Thai borrowers look set to follow Siam Commercial Bank’s (SCB) recent return to the US dollar bond market after a prolonged absence, predict debt capital market bankers, although the domestic market will remain the primary source of funding for the country’s borrowers.
On March 12 SCB priced US$600 million of 3.375% five-year bonds through bookrunners Barclays Capital and Citi. The transaction marked the first US dollar bonds to be issued from Thailand since May 2011, in a deal also issued by the Thai lender.
Market volatility has risen in the months since, and the resulting widening in bond spreads has kept Thai companies away from the international bond market. In January 2011, the Asian Investment Grade Index was trading in a range of 105-120 basis points (bp). Spreads peaked at 276bp in October and has dropped back to the 140bp this year.
“Generally speaking, most Thai banks continue to have access to good domestic liquidity, and the volatility last year kept many issuers out of the international markets,” said Duncan Phillips, co head of Asian debt syndicate at Citi. “This year, with far greater macro stability, and an ongoing rally in credit, there is an opportunity for Thai issuers that want to raise US dollars directly.”
While US dollar conditions have been challenging, Thai borrowers have been able to plump for their domestic baht bond market instead.
“From a corporate bond perspective the Thai baht market has grown in leaps and bounds and in terms of liquidity and competitiveness. That is why you don’t see as much US dollar issuance,” said Ling Peng Meng, regional head of capital markets for Southeast Asia at Standard Chartered.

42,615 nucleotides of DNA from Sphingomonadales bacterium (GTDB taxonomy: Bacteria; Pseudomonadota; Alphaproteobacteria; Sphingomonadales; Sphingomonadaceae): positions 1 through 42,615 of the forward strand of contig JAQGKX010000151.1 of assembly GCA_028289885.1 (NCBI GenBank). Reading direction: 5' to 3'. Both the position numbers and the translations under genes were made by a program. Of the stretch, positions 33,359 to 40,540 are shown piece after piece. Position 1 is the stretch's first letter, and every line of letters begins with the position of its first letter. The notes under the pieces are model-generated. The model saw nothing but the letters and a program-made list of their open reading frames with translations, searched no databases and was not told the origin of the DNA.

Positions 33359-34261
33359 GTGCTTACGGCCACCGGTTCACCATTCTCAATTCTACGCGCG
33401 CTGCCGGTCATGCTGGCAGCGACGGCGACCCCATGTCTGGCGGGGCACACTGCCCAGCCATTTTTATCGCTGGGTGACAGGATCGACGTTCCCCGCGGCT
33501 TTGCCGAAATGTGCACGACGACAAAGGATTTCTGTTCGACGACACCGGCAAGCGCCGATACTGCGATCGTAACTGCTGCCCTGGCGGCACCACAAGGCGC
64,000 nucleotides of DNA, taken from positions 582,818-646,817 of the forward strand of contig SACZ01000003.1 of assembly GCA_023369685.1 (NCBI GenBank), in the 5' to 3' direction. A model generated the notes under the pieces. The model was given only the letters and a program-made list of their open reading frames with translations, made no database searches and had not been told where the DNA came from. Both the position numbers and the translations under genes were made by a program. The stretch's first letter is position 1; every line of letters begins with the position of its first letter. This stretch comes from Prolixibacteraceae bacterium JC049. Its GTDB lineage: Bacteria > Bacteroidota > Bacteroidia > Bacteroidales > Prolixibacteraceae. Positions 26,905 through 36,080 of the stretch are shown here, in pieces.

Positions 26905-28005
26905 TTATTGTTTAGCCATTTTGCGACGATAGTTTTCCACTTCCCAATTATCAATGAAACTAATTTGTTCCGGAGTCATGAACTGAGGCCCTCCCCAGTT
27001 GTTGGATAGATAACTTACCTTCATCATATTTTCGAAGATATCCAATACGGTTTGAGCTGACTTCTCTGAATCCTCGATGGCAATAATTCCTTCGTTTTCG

Year-to-March 16, US dollar-denominated Thai debt capital markets issuance was US$599 million, versus the equivalent of US$3 billion issued in Thai baht over the same period, according to the data provider Dealogic.
For 2011 the issuance volumes were US$1.1 billion and US$9.6 billion, respectively.
The improvement in US dollar funding costs in recent weeks is expected to prompt other Thai borrowers to consider a return to the US dollar market. One possible candidate is Bangkok Bank, which last issued a US$1.2 billion dual-tranche bond issue via Morgan Stanley in October 2010.
Increasing demand for US dollar liquidity is also set to spur acquisition-related financing. Thai corporates are acquiring assets around the region, which is increasing their need for hard currency. Recently announced Asean acquisitions include Siam Cement’s US$135 million offer for Indonesia’s Boral and Asiasoft Corp.’s US$8.6 million bid for Indonesia’s CIB Development.
“Thai corporates are going into the region and making foreign acquisitions, especially in Indochina. As a result the need for dollar funding has increased,” says Ling. “They can either go to the bank, issue Thai baht [bonds] or issue dollar bonds. We see the potential where Thai banks are raising US dollars and using the US dollar liquidity to support their clients.”
“Traditionally, it is quite common for Thai banks to fund their US dollar needs through the swap market. In addition, the US dollar bond market will offer them an alternative funding avenue.”